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Minerals 2019, 9(4), 231; https://doi.org/10.3390/min9040231

Article
The Effect of the Ionic Strength of Process Water on the Interaction of Talc and CMC: Implications of Recirculated Water on Floatable Gangue Depression
Centre for Minerals Research, Department of Chemical Engineering, University of Cape Town, Private Bag, Rondebosch 7701, South Africa
*
Author to whom correspondence should be addressed.
Received: 19 March 2019 / Accepted: 9 April 2019 / Published: 15 April 2019

Abstract

:
Previous studies speculate that hydroxo species present in flotation pulps at pH > 9, particularly those of polyvalent cations, selectively adsorb onto gangue minerals. Such species supposedly enhance the depressive action of carboxymethyl cellulose (CMC) onto gangue via an acid-base interaction between the positively charged mineral surface and the negatively charged CMC molecule. Thus, the hydrophilicity of gangue minerals is enhanced, preventing the dilution of the concentrate. However, as there is little evidence to support these claims for complex process waters of increasing ionic strength, it is important to investigate. Adsorption data and mineral surface charge analyses provide a fundamental understanding of how electrolytes and their ionic strengths affect gangue mineral-depressant adsorption. It is strongly anticipated that decoupling these effects will allow process operators to tailor their process water quality needs towards best flotation operating regimes and, in the long run, effect closed water circuits. Thus, using talc as a proxy for naturally floatable gangue common in sulfidic Cu–Ni–PGM ores, this work investigates the influence of the ionic strength of process water on the adsorption of CMC onto talc for a perspective on how saline water in sulfidic ores would affect the behavior and therefore management of floatable gangue. In the presence of CMC, the microflotation results showed that the rate of talc recovery decreased with increasing ionic strength of process water. Increases in ionic strength resulted in an increase in the adsorption of CMC onto talc. Talc particles proved to have been more coagulated at higher ionic strength since the settling time decreased with increasing ionic strength. Furthermore, the zeta potential of talc particles became less negative at higher ionic strengths of process water. It is thus proposed that increases in the ionic strength of process water increased the zeta potential of talc particles, enhancing the adsorption of CMC onto talc. This in turn created a more coagulated nature on talc particles, increasing their hydrophilicity and thereby retarding floatability.
Keywords:
adsorption; carboxymethyl cellulose; coagulation; depressants; ionic strength; water quality

1. Introduction

The phenomenon of gangue depression in mineral flotation is of critical importance as regards the attainment of a required concentrate grade. The depressant of choice has to have a high selectivity for the targeted gangue minerals. This would prevent gangue from reporting to the concentrate without inadvertently depressing the value bearing mineral. The chemistry of the environment regulates the manner in which gangue depression occurs. In sulfidic Cu–Ni–Pt ore flotation, polysaccharides are used to depress naturally floatable gangue which may, in the case of Merensky ores, exist as talc (the most problematic issue) [1]. Two widely used polysaccharides in the South African context are carboxymethyl cellulose (CMC) and modified guar gum. Polysaccharides depress gangue by rendering the surface hydrophilic or by preventing the formation of hydrophobic layers on the gangue mineral surface, forming large gangue aggregates and thereby increasing their heterocoagulative nature [2]. These interactions are highly dependent upon the chemistry within the pulp. It stands to reason that the underlying interaction mechanism from a talc-ion-CMC interaction be investigated so as to address the question of floatable gangue management for flotation in highly saline recirculated process waters.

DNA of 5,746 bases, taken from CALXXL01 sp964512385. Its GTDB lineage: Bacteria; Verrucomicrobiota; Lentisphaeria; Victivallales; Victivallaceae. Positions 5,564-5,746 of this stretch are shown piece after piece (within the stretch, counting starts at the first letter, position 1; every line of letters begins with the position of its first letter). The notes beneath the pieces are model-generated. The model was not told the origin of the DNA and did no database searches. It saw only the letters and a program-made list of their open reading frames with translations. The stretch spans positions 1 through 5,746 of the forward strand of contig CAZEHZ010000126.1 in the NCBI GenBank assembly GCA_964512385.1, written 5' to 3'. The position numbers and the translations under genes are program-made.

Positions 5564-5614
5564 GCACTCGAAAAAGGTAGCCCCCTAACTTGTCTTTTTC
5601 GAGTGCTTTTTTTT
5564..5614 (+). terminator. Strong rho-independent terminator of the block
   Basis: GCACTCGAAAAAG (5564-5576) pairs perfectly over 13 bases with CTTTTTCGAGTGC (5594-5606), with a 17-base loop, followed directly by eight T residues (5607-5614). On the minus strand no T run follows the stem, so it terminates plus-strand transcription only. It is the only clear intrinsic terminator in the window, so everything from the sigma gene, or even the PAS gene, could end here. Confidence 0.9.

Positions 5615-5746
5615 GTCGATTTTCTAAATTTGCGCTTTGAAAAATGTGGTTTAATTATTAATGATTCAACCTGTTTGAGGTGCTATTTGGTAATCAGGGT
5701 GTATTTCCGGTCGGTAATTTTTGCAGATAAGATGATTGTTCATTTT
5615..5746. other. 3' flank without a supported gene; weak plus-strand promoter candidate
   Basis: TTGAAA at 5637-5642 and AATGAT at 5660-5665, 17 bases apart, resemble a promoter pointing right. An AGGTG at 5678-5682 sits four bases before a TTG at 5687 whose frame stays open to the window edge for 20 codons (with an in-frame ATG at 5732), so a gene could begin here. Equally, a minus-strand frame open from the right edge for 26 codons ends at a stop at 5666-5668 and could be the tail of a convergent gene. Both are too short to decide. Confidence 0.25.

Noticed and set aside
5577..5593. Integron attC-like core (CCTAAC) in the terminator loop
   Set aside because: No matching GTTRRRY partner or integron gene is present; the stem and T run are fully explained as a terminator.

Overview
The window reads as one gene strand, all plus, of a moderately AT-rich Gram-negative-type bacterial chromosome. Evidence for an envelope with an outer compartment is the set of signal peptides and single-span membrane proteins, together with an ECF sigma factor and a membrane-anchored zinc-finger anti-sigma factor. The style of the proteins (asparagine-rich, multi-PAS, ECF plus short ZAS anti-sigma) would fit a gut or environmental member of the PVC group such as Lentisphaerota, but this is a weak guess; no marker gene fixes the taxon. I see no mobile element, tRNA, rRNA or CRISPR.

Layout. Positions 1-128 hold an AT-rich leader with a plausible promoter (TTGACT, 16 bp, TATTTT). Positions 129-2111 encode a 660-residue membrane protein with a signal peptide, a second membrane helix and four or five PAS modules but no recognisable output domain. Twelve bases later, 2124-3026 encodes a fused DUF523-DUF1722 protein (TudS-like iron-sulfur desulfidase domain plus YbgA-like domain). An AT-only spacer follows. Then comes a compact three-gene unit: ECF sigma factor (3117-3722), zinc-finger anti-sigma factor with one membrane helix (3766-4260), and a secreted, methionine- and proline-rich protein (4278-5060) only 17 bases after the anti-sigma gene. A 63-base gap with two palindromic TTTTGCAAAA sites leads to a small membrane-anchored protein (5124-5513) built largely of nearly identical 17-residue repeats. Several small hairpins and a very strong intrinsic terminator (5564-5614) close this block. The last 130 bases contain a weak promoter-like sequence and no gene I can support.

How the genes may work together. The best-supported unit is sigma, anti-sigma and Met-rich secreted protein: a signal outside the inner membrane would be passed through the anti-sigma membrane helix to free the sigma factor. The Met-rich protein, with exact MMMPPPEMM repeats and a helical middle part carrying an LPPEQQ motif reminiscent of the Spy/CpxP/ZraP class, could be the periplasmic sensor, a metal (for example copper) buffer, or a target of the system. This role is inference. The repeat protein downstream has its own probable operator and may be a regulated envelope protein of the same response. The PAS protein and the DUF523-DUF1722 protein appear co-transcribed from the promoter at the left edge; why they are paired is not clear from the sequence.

The mechanism through which these polysaccharides adsorb at the mineral surface seemed unclear, in fact, a number of mechanisms had been proposed by the end of the 20th Century, and these were said to be “rarely founded on detailed experimental evidence” [3] hence the need to investigate. These mechanisms, as detailed by more recent papers, included hydrogen bonding, electrostatic interactions, hydrophobic interactions and or acid-base interactions [4,5].
Morris et al. [6] investigated CMC adsorption at the talc–water interface as a function of the ionic strength and pH of a KCl solution. Their findings showed that at low ionic strengths of KCl and more acidic pH, the adsorption density of CMC was low, whereas, at high ionic strength and high pH, the adsorption density was high. They concluded that the depression of talc had a strong dependence on the solution ionic strength and pH and that it was a reduction in the electrostatic repulsive force between the negatively charged carboxyl group and the negatively charged talc that enabled an increase in the adsorption density at high ionic strength and low pH. Pawlik et al. [7] showed that CMC in brine (50% KCl/NaCl) adsorbed very strongly and in large quantities onto minerals such as illite and dolomite compared to CMC in distilled water. At increased ionic strength, it was also reported that the CMC macromolecules coiled in solution, reduced the intrinsic viscosity and thereby increasing coagulation. Burdukova et al. [8] showed greater adsorption of CMC to talc in the presence of a 0.01 mol∙dm−3 Ca(NO3)2 solution compared with a 0.01 mol∙dm−3 KNO3 at pH 9. Furthermore, these authors also suggested that the presence of Ca2+ induced the coiling of CMC’s macromolecules. These findings complemented the work of Parolis et al. [5] who also showed that Ca2+ and Mg2+ ions increased the adsorption of CMC depressants onto talc compared to K+ ions at ionic strengths of 10−3 mol∙dm−3 and that the adsorption was even higher at increased ionic strength. Additionally, Feng et al. [9] showed that the pH of a solution is an important parameter in the adsorption of CMC onto mineral surfaces. The presence of Ca2+ and Cu2+ in solution at pH values above 9 improved the depression of gangue. In the flotation of sulfidic ores such as the Merensky type, the targeted base metal sulfides (BMS) (chalcopyrite, pentlandite, pyrrhotite, etc.) make up about 1% of the ore, the rest being gangue (floatable and non-floatable). Forty-five percent of this BMS content is mostly in the form of pyrrhotite. Floating gangue is mostly in the form of talc and exists in the raw ore feed at mass percentages of ca. 1–4%. It has been reported that there exist pyrrhotite-pentlandite-gangue composites which make the floatability of BMS—in relation to talc—a topic of interest in Cu–Ni–PGM concentrators in saline water [10].